Originally a crucial port town for the Spanish during their South American reign, it has now developed a base for Caribbean cruise ships. It was the first time we saw a wealth of European brand stores- economically out of reach for the locals. We stayed in the walled old colonial town, a very beautiful piece of history. After taking a slew of building photos, we spent both our afternoons in the museums. It was kind of hard to spend a lot of time walking around an area designed for package tourists and cruise ships after spending so much time independently in South America. The Old Town in Cartagena is beautiful, but our taxi ride out to the bus-station was the raw Colombia that we hadn’t seen yet. Huge police presence and lots of small homes. No tourists in sight.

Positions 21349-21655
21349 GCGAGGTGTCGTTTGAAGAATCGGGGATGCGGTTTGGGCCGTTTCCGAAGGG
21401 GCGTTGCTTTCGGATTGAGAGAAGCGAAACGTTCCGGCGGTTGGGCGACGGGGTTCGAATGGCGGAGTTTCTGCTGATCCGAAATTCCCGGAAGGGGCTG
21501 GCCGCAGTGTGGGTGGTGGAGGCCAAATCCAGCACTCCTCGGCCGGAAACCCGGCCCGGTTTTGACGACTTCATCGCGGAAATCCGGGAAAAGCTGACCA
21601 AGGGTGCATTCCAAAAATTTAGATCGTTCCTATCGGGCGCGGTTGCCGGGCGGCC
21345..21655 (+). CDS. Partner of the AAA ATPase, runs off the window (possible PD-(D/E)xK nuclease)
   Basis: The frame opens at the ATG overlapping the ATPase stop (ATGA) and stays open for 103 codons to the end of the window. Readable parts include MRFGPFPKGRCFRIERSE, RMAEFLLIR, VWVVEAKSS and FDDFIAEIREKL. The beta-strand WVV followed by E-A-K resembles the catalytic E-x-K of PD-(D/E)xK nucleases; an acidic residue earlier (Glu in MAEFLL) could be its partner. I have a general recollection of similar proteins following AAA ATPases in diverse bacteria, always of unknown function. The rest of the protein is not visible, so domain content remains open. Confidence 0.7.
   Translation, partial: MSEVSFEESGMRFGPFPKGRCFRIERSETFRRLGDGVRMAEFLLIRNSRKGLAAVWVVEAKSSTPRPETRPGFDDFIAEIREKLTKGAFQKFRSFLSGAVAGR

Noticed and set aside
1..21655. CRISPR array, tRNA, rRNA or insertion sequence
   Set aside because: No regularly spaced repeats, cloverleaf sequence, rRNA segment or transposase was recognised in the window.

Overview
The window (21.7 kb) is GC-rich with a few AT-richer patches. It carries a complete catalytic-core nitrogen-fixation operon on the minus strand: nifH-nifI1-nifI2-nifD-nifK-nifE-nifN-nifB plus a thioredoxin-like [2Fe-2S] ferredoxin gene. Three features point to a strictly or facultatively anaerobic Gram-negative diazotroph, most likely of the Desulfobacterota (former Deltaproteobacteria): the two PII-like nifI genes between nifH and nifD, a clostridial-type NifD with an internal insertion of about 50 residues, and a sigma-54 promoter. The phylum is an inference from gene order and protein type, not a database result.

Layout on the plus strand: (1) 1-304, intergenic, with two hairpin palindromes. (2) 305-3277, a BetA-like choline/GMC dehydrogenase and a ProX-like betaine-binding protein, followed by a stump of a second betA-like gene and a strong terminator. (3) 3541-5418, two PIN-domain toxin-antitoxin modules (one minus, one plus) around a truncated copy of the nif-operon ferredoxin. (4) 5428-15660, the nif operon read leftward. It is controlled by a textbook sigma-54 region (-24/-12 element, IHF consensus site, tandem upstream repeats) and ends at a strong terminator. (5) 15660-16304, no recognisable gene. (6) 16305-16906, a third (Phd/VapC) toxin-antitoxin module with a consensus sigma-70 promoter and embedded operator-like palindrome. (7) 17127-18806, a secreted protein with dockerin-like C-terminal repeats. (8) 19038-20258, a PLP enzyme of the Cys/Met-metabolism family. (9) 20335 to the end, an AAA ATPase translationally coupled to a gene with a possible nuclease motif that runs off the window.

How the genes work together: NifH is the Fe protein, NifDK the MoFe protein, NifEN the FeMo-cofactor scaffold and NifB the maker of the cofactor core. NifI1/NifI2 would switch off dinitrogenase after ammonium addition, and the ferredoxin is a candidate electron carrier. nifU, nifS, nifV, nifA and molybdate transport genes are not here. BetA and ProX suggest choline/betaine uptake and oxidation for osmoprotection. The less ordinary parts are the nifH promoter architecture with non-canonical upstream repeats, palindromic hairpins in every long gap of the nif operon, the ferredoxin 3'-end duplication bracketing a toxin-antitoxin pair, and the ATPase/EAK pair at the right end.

From Cartagena, we took a night bus to Medellin. Unfortunately we wouldn’t have time to see Bogota so we decided to take a few extras days with Medellin. We did a walking tour, Pablo Escobar tour and went to the park just outside of the city (and just a gondola ride away!). Medellin was the eye-opener for us. The city has turned itself around in the last decade and walking through the streets you could easily put yourself in the middle of any European hub, with trendy coffee shops and gorgeous shopping centres on every street. The city’s many plazas are superbly maintained, although at times sparse with people. One of the coolest things we did were the two tours- both which were guided by people our age. They had a lot of positive things to say about the shape the city is taking and were eager to show it off. I left Medellin feeling very privilege to of seen it.